I meet Bonnie Thomas in a small trailer that serves as the temporary headquarters of the Switz-malph Culture Centre, located on a reserve of the Neskonlith Indian Band. The centre, just west of Salmon Arm, B.C., has a display of native artifacts and some information boards for visiting schoolchildren. After we talk for a while, Thomas leads me along a path that runs past several traditional native dwellings and then into a lush forest.
The ground beneath our feet grows boggy because the Salmon River has recently flooded, swelling dozens of metres beyond its banks. “We just let the river do what it wants to do without trying to change it,” Thomas muses, waving away swarms of mosquitoes.
Eventually, we have to stop because the puddles are getting too deep. The site of a future power centre mall, to be anchored by Walmart, “is just down around the corner and directly across the river,” she says, gesturing into the trees. “People don’t have any idea how close it is.”
Water matters here in Salmon Arm. Nestled in the mountains of the North Okanagan, this is the sort of place that gives British Columbia its reputation as North America’s quality-of-life capital. The picturesque city of 17,000 spreads out in a leisurely crescent along Salmon Arm of Shuswap Lake, a spectacularly beautiful finger lake. The CP freight trains that rumble through town offer a reminder of the region’s resource-industry roots. But today, Salmon Arm is home to lots of hale retirees and enough big-city refugees to give the downtown a sophisticated vibe. There’s a repertory theatre, an art gallery and a roots-music festival. Yet Salmon Arm also attracts Alberta ATV enthusiasts, houseboaters and bikers who roar through for an annual rally.
In short, Salmon Arm seems to have a bit of everything—everything, that is, except a power mall with national retail chains, just like the ones crowding the fringes of Vernon, 40 minutes to the south.
But, barring the success of a pending appeal, that deficit is about to be corrected. After a long and divisive battle, construction on a 240,000-square-foot mall will begin this fall on the site pointed out by Thomas. It covers 21 acres of what had been designated agricultural land, straddling the flood-prone delta of the meandering Salmon River, which empties into Shuswap Lake. The correction also means that Salmon Arm, a place proud of its identity, will see its urban form merge with the scores of other Canadian places that have hitched their futures to the vision of Mitch Goldhar.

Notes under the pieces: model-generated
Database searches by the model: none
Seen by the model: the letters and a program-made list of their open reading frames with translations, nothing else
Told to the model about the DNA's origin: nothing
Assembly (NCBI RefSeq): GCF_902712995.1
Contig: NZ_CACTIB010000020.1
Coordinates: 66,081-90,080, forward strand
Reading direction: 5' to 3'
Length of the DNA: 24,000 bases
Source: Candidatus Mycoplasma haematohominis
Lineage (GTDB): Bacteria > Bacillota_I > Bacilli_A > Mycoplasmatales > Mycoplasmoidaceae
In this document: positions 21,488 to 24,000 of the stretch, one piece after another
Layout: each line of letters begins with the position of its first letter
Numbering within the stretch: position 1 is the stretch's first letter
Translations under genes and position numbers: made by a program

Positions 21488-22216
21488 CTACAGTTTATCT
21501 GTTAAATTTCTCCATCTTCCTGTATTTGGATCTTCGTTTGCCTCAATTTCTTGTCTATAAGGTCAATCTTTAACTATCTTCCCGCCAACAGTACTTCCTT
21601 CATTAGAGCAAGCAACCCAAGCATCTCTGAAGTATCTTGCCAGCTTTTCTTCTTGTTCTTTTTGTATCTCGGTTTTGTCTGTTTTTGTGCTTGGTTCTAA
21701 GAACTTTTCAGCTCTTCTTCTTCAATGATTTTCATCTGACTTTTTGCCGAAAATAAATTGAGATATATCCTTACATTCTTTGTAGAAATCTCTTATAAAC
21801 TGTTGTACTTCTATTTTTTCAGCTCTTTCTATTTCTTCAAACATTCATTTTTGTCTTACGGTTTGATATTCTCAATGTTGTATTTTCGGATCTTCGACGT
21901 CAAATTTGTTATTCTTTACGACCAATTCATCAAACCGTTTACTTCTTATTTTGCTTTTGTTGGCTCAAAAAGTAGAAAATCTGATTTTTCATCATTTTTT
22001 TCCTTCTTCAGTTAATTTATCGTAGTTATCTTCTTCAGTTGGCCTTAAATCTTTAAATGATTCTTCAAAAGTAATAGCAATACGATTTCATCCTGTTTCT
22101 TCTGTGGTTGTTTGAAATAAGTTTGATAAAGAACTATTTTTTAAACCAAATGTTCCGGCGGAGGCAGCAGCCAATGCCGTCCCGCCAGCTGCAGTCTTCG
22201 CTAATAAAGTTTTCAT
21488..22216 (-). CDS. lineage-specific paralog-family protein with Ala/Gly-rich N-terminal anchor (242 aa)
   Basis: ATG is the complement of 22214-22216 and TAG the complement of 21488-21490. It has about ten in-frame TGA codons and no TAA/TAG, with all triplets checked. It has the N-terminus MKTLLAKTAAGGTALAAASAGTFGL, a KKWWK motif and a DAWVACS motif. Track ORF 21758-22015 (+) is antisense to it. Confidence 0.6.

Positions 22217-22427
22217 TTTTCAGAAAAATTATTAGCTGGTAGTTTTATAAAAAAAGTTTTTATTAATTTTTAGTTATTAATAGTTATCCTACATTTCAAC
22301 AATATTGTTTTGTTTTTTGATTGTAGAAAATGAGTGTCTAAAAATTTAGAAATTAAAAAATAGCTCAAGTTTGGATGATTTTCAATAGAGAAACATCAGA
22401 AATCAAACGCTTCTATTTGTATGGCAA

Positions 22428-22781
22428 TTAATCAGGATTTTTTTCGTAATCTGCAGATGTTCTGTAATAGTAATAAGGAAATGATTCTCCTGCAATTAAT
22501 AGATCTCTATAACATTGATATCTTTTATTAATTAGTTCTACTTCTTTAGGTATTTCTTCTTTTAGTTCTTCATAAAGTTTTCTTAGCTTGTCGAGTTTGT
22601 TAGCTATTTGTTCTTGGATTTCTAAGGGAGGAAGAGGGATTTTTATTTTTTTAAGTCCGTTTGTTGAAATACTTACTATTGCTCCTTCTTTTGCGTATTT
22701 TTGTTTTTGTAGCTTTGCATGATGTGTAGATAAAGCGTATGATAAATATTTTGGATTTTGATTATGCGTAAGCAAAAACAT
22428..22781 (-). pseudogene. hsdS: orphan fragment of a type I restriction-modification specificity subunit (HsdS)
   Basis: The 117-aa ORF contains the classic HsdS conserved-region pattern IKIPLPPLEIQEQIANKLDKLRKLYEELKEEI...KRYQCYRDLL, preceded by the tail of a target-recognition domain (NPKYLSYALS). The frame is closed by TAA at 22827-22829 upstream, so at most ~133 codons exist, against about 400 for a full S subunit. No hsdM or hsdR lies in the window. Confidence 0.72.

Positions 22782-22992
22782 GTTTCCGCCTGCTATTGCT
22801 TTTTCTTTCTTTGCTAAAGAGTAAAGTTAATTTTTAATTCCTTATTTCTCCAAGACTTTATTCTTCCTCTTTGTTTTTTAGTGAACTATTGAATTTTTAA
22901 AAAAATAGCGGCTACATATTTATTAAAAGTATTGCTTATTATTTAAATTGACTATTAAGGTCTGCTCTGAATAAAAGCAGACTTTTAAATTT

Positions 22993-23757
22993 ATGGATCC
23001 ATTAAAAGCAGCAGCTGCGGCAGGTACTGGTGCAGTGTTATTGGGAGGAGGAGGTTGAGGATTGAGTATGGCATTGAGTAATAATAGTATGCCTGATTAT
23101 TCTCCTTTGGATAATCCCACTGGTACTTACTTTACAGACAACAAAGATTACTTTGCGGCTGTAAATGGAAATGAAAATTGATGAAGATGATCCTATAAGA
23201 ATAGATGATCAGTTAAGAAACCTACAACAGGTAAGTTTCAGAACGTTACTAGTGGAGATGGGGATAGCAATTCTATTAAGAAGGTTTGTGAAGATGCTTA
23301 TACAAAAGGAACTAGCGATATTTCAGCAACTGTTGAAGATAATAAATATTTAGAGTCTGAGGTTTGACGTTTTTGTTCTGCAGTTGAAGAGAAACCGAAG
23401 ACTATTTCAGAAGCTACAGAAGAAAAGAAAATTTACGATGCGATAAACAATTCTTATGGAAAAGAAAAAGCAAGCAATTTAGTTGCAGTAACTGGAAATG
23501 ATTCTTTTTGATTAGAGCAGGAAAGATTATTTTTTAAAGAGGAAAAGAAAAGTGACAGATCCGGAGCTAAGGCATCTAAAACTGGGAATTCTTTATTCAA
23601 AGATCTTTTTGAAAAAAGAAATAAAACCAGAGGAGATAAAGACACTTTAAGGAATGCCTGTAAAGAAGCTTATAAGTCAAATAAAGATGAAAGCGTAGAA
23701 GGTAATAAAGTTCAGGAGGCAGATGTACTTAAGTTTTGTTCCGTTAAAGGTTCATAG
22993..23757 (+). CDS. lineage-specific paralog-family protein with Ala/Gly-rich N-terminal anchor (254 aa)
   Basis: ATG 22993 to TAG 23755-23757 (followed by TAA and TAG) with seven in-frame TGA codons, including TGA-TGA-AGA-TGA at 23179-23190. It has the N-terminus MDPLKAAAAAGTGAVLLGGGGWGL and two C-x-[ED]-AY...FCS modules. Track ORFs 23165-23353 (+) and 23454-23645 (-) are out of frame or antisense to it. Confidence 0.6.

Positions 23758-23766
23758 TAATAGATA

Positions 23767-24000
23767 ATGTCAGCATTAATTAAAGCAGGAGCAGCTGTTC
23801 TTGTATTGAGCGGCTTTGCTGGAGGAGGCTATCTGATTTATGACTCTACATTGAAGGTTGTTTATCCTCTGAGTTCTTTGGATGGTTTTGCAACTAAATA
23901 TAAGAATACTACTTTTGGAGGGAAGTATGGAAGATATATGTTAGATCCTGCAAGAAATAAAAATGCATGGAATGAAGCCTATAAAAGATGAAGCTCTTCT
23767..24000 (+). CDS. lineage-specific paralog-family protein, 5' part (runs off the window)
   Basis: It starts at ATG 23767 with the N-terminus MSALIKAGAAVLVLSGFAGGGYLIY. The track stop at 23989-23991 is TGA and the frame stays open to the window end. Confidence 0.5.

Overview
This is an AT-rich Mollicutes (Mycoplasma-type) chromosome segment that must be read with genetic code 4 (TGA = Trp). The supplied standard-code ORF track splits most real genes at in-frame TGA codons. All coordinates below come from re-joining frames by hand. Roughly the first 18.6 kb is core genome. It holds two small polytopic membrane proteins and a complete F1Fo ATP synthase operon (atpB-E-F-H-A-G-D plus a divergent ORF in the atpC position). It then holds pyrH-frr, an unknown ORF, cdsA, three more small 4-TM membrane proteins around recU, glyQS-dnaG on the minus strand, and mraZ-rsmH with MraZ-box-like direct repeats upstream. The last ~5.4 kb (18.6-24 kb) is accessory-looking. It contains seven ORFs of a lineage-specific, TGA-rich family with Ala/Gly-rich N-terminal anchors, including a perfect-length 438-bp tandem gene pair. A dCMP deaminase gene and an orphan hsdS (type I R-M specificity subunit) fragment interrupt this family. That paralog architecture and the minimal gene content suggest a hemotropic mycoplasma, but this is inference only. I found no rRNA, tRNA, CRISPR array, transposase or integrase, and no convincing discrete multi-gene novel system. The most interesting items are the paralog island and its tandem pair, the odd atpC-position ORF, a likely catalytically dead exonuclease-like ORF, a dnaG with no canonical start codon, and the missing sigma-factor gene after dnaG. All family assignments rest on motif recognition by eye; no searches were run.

Goldhar is the owner of SmartCentres, the Toronto-based developer that emerged from nowhere in the early 1990s to become Canada’s most successful shopping centre builder. It rapidly became synonymous with “power centres”: uncovered shopping centres featuring large-format retailers surrounding a parking lot so expansive that customers often take trips within the lot. SmartCentres’ success is thanks in large measure to a joint venture with a famously transformative retailer that put Bentonville, Arkansas, on the map.
It’s the only such relationship that Walmart has anywhere in the world. Since 1994, SmartCentres has invested $8 billion to build 47 million square feet of power-centre retail malls, and has almost that much again in the pipeline. Over the course of its history, the company has, on average, opened a mall every three weeks. Walmart is almost always the lead tenant, taking an equity stake in each project.
About a decade ago, Goldhar began selling his malls to real estate investment trusts to raise capital because Canadian banks couldn’t keep up with the company’s voracious cash flow needs. In 2002, he forged a relationship with Calloway REIT , then a small Calgary-based operation. Since then, SmartCentres and Calloway have all but merged. The REIT operates out of SmartCentres’ head office, and Goldhar owns a 25% share. SmartCentres and Walmart obtain fairness valuations on each completed shopping centre, and then flip them over to Calloway’s unitholders, who have seen the trust’s asset value explode from $100 million to $5.7 billion. A dollar invested in Calloway units nine years ago is now worth $18.
It has certainly not been a controversy-free run. In his office, Goldhar keeps two phonebook-sized binders packed with doom-and-gloom news stories published in the years after Walmart arrived in Canada. Since then, Goldhar has carefully attended to the image of his companies. In 2005, he hired Liberal insider Sandra Kaiser, a former aide to John Turner, to run Smart Centres’ government relations and communications operations. A few years ago, he rebranded the company, deploying a trio of friendly cartoon penguins in its logo. And like many developers, SmartCentres has made large donations to good causes such as children’s charities.
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